Music Teacher Resumes Revisited: Planning, Creating, and Maintaining
By Paul K. Fox
“The resume is the first impression an employer receives about you as a candidate and also serves as your marketing tool.” – Carnegie Mellon University Career and Professional Development Center
Inasmuch as it serves as an extended version of your business card, a “quick look” of your personal brand, an easy-access to contact information, and a showcase of your accomplishments and experiences, it is essential you invest a lot of time on the planning, careful review, creation, and constant updating of your resume.
Here are a few tips I can offer, supported by websites like those listed at the end of this blog. My favorite resource for soon-to-be graduating musicians and music educators alike is the “Prepare Your Materials” section of the Institute for Music Leadership, Eastman School of Music (ESM)/University of Rochester, Careers and Professional Development, where you can download comprehensive guides for creating a resume, cover letter, and philosophy of music education, and browse audition tips and interview questions. You should remember to revisit this link over the coming summer months when, as noted by the Eastman Careers Advisor, a major revision of these materials is targeted for completion.
- Keep it short and simple. Most people agree on the recommendation that no more than two pages is sufficient. According to The Ladders, an online career resource service, “Professional resume writers urge their clients to first try to trim their resumes down to a maximum of two pages.” One exception for a three-pager might be if the job seeker was to transition from one field to another, having to cover both sets of the candidate’s skills, qualities, and experiences.
- The format, style, and overall design should be clean and foster clarity. The resume is a reflection of your mission, professionalism, organizational skills, and even personal judgment and intellect. Yes, you want to layout the content to highlight your skills and grab the reader’s attention, but you do not want to clutter it with crowded text, over-use of multiple fonts, or fail to provide enough white-space separation between sections and margins. In Pulling the Pieces of the Job Hunt Puzzle Together for Your Success, it is suggested that you limit your choices to just one or a few of the most well-recognized and easy-to-read fonts in your collection. “Your goal is not to make your resume beautiful to your eyes… it’s to make it extremely readable to the people doing the screening and hiring.”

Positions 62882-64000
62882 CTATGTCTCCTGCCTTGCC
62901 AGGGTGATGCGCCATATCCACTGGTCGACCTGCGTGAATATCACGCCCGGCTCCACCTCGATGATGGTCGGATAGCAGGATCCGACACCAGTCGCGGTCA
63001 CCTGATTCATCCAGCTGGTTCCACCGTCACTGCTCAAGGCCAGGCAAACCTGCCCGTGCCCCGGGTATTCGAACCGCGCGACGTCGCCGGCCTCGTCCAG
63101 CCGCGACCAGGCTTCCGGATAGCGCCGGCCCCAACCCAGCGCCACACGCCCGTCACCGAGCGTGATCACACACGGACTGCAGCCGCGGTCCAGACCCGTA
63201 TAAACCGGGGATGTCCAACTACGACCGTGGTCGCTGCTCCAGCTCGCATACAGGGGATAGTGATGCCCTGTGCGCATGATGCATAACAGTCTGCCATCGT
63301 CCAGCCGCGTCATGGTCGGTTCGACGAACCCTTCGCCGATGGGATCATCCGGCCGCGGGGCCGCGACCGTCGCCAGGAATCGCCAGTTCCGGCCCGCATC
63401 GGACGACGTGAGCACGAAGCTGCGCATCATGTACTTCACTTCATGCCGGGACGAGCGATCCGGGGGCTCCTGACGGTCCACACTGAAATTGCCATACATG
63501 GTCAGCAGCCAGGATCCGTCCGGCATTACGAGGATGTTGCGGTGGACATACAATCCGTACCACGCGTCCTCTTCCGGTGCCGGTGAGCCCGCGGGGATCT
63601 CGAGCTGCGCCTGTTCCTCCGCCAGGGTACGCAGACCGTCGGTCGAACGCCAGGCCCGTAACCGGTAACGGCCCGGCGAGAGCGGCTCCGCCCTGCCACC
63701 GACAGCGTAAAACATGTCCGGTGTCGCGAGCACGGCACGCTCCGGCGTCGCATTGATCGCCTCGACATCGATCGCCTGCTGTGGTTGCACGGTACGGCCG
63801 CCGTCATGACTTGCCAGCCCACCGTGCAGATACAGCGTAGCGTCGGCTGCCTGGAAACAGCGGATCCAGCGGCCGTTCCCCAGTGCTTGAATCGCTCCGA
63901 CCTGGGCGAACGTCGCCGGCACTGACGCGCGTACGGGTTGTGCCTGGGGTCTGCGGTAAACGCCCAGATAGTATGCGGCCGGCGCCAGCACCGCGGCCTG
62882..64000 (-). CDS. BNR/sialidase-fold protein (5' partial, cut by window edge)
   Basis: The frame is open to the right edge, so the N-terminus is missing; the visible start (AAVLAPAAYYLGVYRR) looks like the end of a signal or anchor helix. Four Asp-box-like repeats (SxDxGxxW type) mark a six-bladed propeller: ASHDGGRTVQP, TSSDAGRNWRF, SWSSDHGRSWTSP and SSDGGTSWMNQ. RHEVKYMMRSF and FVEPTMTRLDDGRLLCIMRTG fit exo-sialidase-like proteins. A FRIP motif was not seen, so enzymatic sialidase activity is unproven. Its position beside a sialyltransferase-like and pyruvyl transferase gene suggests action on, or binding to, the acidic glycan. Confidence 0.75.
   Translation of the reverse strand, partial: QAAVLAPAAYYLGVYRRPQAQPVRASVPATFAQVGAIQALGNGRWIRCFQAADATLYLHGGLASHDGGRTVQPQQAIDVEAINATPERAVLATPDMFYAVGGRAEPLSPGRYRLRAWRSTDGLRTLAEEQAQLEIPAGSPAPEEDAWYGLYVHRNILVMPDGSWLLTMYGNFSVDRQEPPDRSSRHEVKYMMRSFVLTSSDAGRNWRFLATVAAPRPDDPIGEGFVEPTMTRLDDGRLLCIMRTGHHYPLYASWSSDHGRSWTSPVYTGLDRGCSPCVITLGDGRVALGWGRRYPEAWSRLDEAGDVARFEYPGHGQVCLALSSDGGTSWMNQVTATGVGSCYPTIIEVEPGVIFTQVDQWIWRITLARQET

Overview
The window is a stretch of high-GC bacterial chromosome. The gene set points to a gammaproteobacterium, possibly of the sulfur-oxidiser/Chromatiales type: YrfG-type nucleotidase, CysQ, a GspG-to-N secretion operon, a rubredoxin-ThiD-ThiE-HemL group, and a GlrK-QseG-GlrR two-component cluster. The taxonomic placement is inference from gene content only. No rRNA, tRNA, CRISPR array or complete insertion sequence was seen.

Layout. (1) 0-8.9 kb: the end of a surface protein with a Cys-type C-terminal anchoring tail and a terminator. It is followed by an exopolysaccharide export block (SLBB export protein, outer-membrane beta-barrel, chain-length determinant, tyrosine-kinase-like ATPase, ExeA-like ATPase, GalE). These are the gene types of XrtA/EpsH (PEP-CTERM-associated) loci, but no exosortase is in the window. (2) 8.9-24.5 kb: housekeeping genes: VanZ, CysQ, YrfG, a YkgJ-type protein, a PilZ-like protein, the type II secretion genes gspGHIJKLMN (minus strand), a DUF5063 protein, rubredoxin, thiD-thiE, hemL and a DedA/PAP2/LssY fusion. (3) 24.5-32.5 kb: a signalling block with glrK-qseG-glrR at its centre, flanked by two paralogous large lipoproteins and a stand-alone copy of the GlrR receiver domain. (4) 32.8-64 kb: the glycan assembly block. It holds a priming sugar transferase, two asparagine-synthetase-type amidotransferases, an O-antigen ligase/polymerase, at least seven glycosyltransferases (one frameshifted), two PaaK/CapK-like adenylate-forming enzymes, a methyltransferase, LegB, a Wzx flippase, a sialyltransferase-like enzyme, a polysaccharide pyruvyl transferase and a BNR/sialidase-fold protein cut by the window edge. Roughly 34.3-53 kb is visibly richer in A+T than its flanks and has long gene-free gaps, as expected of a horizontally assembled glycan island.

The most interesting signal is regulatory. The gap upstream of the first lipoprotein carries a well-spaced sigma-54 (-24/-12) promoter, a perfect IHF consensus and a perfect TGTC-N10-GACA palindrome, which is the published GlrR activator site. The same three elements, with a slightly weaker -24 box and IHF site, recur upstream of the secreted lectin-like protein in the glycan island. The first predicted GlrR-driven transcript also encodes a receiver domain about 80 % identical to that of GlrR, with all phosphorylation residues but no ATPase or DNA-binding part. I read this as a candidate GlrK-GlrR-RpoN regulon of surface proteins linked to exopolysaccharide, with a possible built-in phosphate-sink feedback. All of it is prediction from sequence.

- A K-12 music teacher resume is no place to broadcast a limited vision or capacity of your skills and experiences. In other words, don’t label yourself as any kind of music specialist (e.g. band director), thereby eliminating all of the other music teaching jobs in which you are certified. I have tried to underscore the importance of modeling yourself as a competent, comprehensive “Generalist,” not a single-subject “Expert” (which may decrease your chances in finding a job) in a previous blog.
- Consider the difference between a traditional resume (mostly a record of subjects, titles, or positions using nouns) versus a qualifications brief (verbs or action words that truly describe what you have done). When I approached getting a job back in 1978, most resumes were just lists. Many now say that giving more meaning or “the stories” behind the job assignments, field experiences, or awards… is better. What did you do in each situation, what did you learn, and how did you grow? Check out author Diana in NoVa’s ideas. This viewpoint is furthered by Dr. Ralph Jagodka. “Start a ‘Profile Folder’ that contains paragraphs about what specific skills you possess. In this folder, focus on identifying all of your knowledge, skills and abilities (in separate paragraphs),” writing them in terms of accomplishments (not just duties and responsibilities).
This matches several of my “sermons” posted in previous blogs on “Marketing Professionalism” (especially this one), where I echo Dr. Jagodka sentiments about “develop a plethora of anecdotes regarding the various solutions you can provide,” in this case, for the leadership staff of prospective school districts, school buildings, and specific music class teaching assignments.
- Go online and study samples of resumes, their standardization and conventions of grammar, p unctuation, style, and order of presentation. For example, for new music educators entering the field, it is generally recommended that you list your experience, education, and achievements chronologicallystarting with the most recent at the top of each section. According to wiki this post on “How to Make a Resume“: “chronological resumes are used for showing a steady growth in a particular career field.” That is perfect for the average college student entering the field of music education for the first time!
- Prepare the draft – gather and rank the importance of all your data. This could mean prioritizing and peering down from a list of your strengths, accomplishments, education, and experiences (see this article). A music supervisor or curriculum leader might be interested in hearing about your solo and ensemble performance experience, recitals, chamber music, compositions/arrangements, examples of jazz improvisation and/or singing, etc.